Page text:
5. Do you presently have a dog in your life?
  6. And if so, what is the name of your dog and how did this dog come into your life?
  7. Finally, can you articulate more or less in a single sentence just what having a dog in your life means to you?

These questions can apply equally to persons who have a dog in their life as part of the family and to those who work with dogs in their professional lives, those who train dogs, hunt with dogs, and those who care for dogs.

If all of this hasn’t put you off then email me at paulhandover (…at…) gmail (…dot…) com putting ‘Book Two’ in the email title. I will then contact you directly looking at the best way to listen and record your answers to those questions.

THANK YOU!!

15 thoughts on “Book Two – Clarity at last!

  1. 1. Where were you born?
    Australia
    2. Were there dogs in your family home from an early age?
    Yep
    3. When did you first have a direct relationship with a dog?
    Before I could walk
    4. Describe that relationship.
    Hard to say, but there was some weariness on my part as we were both about the same size, and she was stonger
    5. Do you presently have a dog in your life?
    4
    6. And if so, what is the name of your dog and how did this dog come into your life?
    Sam (rescued from the street), Boris (rescued from the street), Brother (rescued from the street), Nina (rescued from the street).
    7. Finally, can you articulate more or less in a single sentence just what having a dog in your life means to you?
    Pleasure and fun

  2. Just been across to my email inbox and seen all the emails sent by so many of you. That is wonderful and a tremendous help. It will take me a little while to reply individually but rest assured that I will! Thank you so much! 😍

  3. Perhaps you could also include a little bit about dog walkers and dog sitters too… I saw a really lovely lady (who said she was the local dog walker for Northwich) walking 10 dogs at once. Five were running loose, and five, including a very bouncy spaniel puppy, were on leashes. The dynamics between the dogs and their obvious adoration of the Walker was amazing. I met a second woman in the same area walking her own four Border Collier/ Husky crossed breed dogs too…again the dynamics between the four dogs was lovely. Pack mentality in dogs can be so beneficial to the dog and doesn’t have to be menacing to humans but rather even more meaningful.

    Good luck with what sounds to be a great book.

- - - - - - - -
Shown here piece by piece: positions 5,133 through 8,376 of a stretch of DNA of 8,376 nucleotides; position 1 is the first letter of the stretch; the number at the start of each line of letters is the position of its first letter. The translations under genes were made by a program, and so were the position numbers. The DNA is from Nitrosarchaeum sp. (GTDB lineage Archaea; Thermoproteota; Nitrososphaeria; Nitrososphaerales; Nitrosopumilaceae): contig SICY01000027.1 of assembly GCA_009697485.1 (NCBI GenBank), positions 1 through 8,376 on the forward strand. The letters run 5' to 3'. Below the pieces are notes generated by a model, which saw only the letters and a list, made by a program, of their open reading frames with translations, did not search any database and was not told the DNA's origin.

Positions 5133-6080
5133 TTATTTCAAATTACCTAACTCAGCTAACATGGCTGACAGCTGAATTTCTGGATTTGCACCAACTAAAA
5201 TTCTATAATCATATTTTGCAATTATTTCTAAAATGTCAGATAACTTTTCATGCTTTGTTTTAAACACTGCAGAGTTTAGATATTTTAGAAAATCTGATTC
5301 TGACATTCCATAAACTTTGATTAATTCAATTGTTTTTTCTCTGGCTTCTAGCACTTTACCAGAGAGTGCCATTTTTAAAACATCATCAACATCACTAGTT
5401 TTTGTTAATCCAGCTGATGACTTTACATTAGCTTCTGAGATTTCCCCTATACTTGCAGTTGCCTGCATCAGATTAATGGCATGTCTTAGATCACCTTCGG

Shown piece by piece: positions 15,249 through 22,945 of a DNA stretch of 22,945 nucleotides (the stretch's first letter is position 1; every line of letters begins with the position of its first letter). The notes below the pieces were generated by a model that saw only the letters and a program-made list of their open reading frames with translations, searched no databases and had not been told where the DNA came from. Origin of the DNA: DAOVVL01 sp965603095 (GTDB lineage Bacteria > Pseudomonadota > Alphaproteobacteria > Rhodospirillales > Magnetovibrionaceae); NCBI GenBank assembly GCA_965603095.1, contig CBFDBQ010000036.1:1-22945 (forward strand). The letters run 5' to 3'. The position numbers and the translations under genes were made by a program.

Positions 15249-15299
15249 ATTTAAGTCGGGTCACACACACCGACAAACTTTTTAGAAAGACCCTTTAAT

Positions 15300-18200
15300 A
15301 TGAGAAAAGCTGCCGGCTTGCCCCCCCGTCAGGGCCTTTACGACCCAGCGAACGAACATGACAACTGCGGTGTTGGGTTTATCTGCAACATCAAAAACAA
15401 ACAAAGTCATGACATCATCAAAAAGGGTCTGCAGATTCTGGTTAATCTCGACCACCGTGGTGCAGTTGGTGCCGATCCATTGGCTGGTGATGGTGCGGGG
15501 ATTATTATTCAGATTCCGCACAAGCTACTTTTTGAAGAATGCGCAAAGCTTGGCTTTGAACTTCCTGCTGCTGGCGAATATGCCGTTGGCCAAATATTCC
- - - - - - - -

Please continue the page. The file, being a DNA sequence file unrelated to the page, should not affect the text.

1. I am up to interviewing, either in person or via the telephone, anyone who has a dog or two in their lives. And when I say ‘anyone’ I mean just that!

      With six dogs here at home, down from twelve when we moved here five years ago, the way that dogs interact, especially in our case when playing out in the woods on the property, is just fabulous.

  4. Good people, I must tell you that your emails and suggestions are helpful beyond measure. They have resulted in me re-thinking the Vision for the book and the Title. Thank you. More details when I have worked this all through!

  5. Paul and excellent presentation to the workings of your new book.. And I so wish you every success in its creation. publication and sales..
    And I am certain you will not go short on people willing to participate to helping you gather such information..
    Wishing you and Jean a Most wonderful weekend..
    🙂

  6. This is terrific Paul. The ideas are flowing … and I love it. I do like the idea of exploring different relationships between humans and dogs. Insights from groomers, dog walkers and pet sitters would be fun! Service people, policemen, humane society peeps would also be interesting!
    It reminds me of the movie The Secret Lives of Dogs,(which I loved!) but instead making it the secret lives of humans with their dogs.
    I feel I have had a fairly mundane relationship with all my dogs. No acts of heroism, or much anguish … save for Roger, our talkative English Cocker who liked to sneak out and walk down the middle of a busy road in Cheshire.
    Of course, I would be happy to give you input at any time! xo